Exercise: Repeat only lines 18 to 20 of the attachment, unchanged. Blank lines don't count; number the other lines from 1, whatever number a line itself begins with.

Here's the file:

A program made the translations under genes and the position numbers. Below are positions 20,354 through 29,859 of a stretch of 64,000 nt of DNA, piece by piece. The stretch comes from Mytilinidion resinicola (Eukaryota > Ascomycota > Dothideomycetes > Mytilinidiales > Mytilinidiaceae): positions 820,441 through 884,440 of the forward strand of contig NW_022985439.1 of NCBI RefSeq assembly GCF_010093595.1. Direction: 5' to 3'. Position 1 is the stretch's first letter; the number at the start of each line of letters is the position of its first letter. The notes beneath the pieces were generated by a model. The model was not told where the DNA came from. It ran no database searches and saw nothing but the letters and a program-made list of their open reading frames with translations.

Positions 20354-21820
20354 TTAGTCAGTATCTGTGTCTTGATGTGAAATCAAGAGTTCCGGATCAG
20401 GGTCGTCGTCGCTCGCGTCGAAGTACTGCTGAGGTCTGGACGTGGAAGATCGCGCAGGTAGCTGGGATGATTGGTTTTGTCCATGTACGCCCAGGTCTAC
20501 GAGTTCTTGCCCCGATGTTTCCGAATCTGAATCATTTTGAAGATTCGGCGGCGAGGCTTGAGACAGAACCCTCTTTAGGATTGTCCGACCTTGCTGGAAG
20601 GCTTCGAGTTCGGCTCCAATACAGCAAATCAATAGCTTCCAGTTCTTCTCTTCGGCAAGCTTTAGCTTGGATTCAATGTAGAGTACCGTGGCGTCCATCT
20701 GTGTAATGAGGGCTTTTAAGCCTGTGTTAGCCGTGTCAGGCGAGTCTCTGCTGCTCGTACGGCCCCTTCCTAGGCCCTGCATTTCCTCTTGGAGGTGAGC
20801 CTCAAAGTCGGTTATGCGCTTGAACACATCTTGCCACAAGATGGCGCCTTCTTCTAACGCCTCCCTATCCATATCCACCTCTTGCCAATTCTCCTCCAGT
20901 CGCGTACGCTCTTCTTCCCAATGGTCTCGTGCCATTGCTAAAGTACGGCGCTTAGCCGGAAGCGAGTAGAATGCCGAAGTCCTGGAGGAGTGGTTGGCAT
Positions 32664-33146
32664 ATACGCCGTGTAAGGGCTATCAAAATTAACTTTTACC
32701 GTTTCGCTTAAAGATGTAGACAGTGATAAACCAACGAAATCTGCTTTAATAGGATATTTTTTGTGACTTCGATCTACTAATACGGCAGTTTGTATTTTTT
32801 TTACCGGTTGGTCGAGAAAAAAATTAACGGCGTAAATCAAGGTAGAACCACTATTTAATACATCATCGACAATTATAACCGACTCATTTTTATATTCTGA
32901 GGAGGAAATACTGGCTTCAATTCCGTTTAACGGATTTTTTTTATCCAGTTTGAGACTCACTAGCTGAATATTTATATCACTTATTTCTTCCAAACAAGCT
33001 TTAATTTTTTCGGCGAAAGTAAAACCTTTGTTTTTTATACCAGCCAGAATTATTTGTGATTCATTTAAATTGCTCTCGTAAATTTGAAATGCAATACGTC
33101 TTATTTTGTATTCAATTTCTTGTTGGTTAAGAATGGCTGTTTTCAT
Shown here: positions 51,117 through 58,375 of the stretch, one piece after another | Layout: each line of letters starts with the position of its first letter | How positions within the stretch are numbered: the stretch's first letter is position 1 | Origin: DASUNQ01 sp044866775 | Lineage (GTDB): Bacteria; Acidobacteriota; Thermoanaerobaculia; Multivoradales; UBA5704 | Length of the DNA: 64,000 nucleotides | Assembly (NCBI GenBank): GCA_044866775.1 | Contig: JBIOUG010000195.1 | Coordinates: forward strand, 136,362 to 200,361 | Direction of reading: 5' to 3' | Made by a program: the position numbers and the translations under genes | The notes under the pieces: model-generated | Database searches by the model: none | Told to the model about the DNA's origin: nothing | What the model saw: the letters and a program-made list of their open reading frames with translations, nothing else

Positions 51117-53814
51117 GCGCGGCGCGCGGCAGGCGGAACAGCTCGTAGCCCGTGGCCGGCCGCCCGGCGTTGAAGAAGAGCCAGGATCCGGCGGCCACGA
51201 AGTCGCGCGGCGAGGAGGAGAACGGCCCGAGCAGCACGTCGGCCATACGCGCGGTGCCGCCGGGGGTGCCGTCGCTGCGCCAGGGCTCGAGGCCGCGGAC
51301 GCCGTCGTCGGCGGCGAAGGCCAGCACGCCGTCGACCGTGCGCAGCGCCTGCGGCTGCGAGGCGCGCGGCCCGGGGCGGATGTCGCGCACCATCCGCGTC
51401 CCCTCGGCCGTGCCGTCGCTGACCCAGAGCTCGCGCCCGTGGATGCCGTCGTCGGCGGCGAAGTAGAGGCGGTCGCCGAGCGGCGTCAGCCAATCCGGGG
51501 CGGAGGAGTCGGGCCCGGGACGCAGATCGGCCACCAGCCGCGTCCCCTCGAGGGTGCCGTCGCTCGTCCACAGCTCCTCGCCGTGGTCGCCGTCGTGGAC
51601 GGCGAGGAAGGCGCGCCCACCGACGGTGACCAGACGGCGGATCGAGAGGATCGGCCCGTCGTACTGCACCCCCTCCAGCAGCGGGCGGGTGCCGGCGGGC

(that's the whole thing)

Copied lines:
Positions 51117-53814
51117 GCGCGGCGCGCGGCAGGCGGAACAGCTCGTAGCCCGTGGCCGGCCGCCCGGCGTTGAAGAAGAGCCAGGATCCGGCGGCCACGA
51201 AGTCGCGCGGCGAGGAGGAGAACGGCCCGAGCAGCACGTCGGCCATACGCGCGGTGCCGCCGGGGGTGCCGTCGCTGCGCCAGGGCTCGAGGCCGCGGAC